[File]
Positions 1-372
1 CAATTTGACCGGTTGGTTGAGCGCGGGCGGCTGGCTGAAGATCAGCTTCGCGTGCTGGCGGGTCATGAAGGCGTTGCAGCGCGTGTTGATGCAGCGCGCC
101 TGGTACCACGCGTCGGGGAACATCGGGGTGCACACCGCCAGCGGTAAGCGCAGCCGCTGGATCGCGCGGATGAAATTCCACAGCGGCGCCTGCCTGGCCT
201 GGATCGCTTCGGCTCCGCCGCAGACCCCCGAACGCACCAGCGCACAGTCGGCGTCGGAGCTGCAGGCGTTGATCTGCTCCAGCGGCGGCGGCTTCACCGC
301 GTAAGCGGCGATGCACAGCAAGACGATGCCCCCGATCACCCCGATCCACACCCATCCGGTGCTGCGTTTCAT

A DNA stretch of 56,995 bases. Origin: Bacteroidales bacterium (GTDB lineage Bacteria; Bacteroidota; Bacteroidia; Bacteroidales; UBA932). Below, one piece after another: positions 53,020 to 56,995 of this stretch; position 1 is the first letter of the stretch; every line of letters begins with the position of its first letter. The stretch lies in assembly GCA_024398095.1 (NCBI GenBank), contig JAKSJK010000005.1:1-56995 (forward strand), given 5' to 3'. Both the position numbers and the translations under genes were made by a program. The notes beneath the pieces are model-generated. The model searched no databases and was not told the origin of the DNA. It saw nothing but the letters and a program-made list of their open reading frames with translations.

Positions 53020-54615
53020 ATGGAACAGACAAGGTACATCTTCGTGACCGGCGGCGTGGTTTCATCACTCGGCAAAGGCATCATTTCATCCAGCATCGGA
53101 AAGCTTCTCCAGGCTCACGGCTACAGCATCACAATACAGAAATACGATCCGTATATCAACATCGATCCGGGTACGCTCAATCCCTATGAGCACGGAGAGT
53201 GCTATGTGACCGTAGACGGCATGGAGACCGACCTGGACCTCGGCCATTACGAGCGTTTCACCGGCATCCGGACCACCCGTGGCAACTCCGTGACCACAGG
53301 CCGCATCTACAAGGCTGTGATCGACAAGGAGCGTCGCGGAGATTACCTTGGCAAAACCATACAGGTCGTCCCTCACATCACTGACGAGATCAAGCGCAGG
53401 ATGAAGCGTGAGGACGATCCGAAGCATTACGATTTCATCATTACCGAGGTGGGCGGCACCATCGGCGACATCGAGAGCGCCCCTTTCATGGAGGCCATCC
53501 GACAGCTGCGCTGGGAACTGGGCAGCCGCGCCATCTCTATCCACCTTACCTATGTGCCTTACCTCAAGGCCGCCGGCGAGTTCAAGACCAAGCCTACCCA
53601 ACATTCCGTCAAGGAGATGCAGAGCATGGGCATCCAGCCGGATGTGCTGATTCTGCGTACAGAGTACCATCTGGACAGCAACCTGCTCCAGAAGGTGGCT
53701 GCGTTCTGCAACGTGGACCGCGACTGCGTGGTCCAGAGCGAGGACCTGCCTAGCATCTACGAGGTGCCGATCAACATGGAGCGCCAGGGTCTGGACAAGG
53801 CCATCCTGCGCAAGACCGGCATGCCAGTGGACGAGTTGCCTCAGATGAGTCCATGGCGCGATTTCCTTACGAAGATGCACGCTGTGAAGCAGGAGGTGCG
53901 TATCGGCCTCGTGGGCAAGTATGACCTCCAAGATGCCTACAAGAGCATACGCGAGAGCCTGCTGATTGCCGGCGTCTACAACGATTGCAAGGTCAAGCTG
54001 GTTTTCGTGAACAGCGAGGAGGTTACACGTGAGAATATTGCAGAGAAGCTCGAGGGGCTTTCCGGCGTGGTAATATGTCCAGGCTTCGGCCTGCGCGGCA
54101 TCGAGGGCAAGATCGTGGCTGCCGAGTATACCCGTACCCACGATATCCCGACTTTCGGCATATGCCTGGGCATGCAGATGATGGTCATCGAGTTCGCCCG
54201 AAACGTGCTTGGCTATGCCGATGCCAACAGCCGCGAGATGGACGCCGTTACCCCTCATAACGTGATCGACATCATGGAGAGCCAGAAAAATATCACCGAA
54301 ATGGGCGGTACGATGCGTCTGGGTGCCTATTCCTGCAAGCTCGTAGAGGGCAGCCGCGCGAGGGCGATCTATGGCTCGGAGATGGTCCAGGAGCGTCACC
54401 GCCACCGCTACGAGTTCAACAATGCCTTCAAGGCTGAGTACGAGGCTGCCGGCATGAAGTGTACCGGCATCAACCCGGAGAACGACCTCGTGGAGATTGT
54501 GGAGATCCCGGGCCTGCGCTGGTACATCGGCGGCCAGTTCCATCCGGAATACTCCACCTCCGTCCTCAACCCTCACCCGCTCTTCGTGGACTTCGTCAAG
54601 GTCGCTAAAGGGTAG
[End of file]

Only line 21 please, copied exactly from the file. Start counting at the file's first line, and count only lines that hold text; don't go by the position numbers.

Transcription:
54301 ATGGGCGGTACGATGCGTCTGGGTGCCTATTCCTGCAAGCTCGTAGAGGGCAGCCGCGCGAGGGCGATCTATGGCTCGGAGATGGTCCAGGAGCGTCACC